News footage from 1989 has surfaced which shows Morris Dees, the founder of the Southern Poverty Law Center (SPLC), a civil rights organization that tracks hate groups, acknowledging that the Confederate flag was part of his southern heritage.The traditional response to those who say the Confederate flag is racist is that it is about "heritage not hate."
“This is my home. I love this area. The Confederate flag that’s flying over that capitol today is just as much a part of my heritage as Dr. [Martin Luther] King’s march down 6th Avenue,” Dees tells an interviewer during the Nov. 5, 1989, dedication ceremony of the Civil Rights Memorial in Montgomery, Ala.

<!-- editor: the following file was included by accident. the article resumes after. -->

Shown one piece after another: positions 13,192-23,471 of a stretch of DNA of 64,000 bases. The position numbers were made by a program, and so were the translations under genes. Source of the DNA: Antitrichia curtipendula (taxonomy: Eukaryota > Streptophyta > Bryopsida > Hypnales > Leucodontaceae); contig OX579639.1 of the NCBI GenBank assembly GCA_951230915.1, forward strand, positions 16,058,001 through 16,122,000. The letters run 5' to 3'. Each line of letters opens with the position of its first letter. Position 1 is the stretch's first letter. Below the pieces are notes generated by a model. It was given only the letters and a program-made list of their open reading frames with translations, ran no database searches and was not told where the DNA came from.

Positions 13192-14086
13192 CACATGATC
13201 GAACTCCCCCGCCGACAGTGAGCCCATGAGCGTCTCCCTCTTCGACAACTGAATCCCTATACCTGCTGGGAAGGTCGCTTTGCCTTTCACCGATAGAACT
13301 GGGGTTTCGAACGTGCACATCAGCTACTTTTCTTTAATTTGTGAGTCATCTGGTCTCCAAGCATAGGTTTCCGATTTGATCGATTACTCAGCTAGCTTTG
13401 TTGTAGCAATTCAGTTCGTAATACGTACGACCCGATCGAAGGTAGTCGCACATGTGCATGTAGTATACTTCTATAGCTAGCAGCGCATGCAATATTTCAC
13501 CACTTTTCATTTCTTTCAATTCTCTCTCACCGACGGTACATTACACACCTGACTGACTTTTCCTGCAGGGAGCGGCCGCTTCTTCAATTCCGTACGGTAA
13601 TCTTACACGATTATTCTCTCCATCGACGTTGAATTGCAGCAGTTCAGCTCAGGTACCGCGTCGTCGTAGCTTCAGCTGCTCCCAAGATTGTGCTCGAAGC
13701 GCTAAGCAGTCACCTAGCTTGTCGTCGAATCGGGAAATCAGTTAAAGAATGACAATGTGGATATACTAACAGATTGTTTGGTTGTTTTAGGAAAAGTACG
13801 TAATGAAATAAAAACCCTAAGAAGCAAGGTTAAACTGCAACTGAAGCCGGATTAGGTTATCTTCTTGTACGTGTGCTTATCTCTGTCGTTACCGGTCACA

[Flashback: SPLC Founder Says Confederate Flag Is 'Part of My Heritage,' by Chuck Ross, Daily Caller, July 9, 2015]
Even after the campaign of the last few weeks, a majority of the American people see the Confederate flag as representing Southern identity, not racism [Poll: Americans say Confederate flag symbol of pride, not racism, by Kelly Cohen, Washington Examiner, July 2, 2015].